UDP Timeout Test
UDP timeout refers to the length of time that a device or system will wait for a response to a UDP (User Datagram Protocol) message before timing out and discarding the message. UDP is a connectionless protocol that is often used for real-time, low-latency communications, such as video and voice over IP (VoIP) and online gaming.
This Reply Cloud test establishes UDP communication from the Sidekick or Reply Desktop Application through a location Firewall server to determine how much time a UDP connection will remain active in the Firewall and along the entire network path before dropping if not refreshed with continuous traffic to keep the UDP ports open. The test range is MAX: 300 seconds MIN: 30 seconds.
The specific steps for changing the UDP timeout setting will depend on the device or system that you are using. Here are some general guidelines for adjusting the UDP timeout setting on different types of devices:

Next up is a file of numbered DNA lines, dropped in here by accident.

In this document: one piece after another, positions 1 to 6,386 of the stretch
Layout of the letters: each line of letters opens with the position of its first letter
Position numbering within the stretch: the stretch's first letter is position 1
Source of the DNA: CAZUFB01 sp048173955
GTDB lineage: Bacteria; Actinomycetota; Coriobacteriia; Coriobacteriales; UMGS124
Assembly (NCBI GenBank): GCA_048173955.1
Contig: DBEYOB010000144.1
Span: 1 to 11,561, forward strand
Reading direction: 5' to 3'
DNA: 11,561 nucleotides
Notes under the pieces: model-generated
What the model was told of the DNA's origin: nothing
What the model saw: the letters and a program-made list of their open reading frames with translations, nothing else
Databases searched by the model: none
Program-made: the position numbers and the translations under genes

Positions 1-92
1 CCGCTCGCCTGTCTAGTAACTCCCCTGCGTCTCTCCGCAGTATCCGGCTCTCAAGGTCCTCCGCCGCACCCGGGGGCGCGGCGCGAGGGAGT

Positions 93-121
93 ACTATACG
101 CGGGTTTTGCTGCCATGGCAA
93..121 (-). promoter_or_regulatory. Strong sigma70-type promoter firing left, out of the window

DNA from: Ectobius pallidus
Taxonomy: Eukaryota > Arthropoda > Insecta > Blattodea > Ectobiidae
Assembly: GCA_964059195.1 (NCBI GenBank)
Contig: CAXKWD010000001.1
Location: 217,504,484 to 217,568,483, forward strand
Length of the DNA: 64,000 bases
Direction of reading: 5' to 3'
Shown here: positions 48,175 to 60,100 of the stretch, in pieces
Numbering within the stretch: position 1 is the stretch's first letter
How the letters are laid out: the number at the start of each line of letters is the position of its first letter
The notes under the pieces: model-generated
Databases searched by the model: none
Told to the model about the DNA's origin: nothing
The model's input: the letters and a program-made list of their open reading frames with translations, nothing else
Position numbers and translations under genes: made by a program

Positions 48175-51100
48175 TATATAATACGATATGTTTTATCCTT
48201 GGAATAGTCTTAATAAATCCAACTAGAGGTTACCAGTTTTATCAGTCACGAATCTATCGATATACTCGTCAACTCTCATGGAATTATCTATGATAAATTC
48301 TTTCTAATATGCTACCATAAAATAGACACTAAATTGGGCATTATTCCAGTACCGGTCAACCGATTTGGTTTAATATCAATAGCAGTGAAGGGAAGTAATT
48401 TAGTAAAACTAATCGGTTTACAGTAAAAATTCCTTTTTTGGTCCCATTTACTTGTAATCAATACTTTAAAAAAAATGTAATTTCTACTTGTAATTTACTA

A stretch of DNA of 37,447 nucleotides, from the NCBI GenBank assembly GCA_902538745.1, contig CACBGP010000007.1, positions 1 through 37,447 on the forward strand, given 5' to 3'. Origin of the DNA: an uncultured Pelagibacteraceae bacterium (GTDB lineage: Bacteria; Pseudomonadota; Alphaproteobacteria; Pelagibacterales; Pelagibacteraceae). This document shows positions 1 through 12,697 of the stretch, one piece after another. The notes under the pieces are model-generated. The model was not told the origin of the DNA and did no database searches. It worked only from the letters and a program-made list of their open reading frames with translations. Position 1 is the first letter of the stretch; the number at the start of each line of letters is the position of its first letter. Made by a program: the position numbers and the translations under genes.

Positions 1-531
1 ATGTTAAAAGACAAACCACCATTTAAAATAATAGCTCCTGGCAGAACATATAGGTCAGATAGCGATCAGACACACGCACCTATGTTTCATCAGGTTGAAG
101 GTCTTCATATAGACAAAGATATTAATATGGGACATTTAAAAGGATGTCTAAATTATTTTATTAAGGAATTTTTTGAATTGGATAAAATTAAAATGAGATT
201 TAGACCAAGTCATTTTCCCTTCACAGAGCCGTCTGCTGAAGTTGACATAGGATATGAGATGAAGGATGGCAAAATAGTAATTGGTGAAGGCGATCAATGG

- On a router or firewall:
- Log in to the device’s web-based management interface.
- Navigate to the advanced settings or firewall settings.
- Look for a setting related to UDP timeout or NAT timeout.
- Change the value of the timeout setting to the desired value.
- Save the changes and apply them to the device.
- On a Linux or Unix system:
- Open the sysctl.conf file in a text editor. This file is usually located in the /etc directory.
- Add a line with the following syntax: net.ipv4.udp_rmem_min = value
- Replace “value” with the desired timeout value in bytes.
- Save the file and apply the changes by running the following command: sysctl -p
- On a Windows system:
- Open the Command Prompt as an administrator.
- Type the following command and press Enter: netsh int ip set global udpconsentexpireduration=value
- Replace “value” with the desired timeout value in milliseconds.
- Close the Command Prompt.
It is important to note that changing the UDP timeout setting may affect the performance and behavior of your device or system, so you should carefully consider the implications of any changes that you make. You may also want to consult the documentation for your specific device or system to see if there are any recommended or recommended timeout values.